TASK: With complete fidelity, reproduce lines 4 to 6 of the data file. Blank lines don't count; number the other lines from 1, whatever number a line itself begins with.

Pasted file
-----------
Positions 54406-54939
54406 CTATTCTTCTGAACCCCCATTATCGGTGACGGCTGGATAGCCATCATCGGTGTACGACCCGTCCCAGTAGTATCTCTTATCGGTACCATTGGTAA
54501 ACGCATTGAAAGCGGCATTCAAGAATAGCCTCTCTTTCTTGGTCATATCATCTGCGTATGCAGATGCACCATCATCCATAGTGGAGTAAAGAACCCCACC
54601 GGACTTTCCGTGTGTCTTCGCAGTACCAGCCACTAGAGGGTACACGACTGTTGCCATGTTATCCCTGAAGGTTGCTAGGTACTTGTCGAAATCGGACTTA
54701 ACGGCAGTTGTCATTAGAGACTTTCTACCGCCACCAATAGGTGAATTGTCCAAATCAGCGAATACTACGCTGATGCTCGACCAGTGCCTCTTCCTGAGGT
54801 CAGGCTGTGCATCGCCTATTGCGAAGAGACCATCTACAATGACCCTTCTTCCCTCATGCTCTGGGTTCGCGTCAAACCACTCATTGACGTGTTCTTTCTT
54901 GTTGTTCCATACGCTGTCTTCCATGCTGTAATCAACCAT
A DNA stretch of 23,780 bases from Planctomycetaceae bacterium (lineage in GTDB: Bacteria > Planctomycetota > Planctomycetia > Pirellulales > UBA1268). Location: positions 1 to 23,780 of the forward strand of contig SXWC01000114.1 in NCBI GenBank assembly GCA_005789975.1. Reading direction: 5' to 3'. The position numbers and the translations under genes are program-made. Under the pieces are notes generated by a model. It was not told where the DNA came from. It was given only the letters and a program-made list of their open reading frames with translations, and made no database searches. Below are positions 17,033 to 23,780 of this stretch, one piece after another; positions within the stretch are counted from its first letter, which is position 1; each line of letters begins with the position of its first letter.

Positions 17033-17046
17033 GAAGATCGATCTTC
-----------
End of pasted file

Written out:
54601 GGACTTTCCGTGTGTCTTCGCAGTACCAGCCACTAGAGGGTACACGACTGTTGCCATGTTATCCCTGAAGGTTGCTAGGTACTTGTCGAAATCGGACTTA
54701 ACGGCAGTTGTCATTAGAGACTTTCTACCGCCACCAATAGGTGAATTGTCCAAATCAGCGAATACTACGCTGATGCTCGACCAGTGCCTCTTCCTGAGGT
54801 CAGGCTGTGCATCGCCTATTGCGAAGAGACCATCTACAATGACCCTTCTTCCCTCATGCTCTGGGTTCGCGTCAAACCACTCATTGACGTGTTCTTTCTT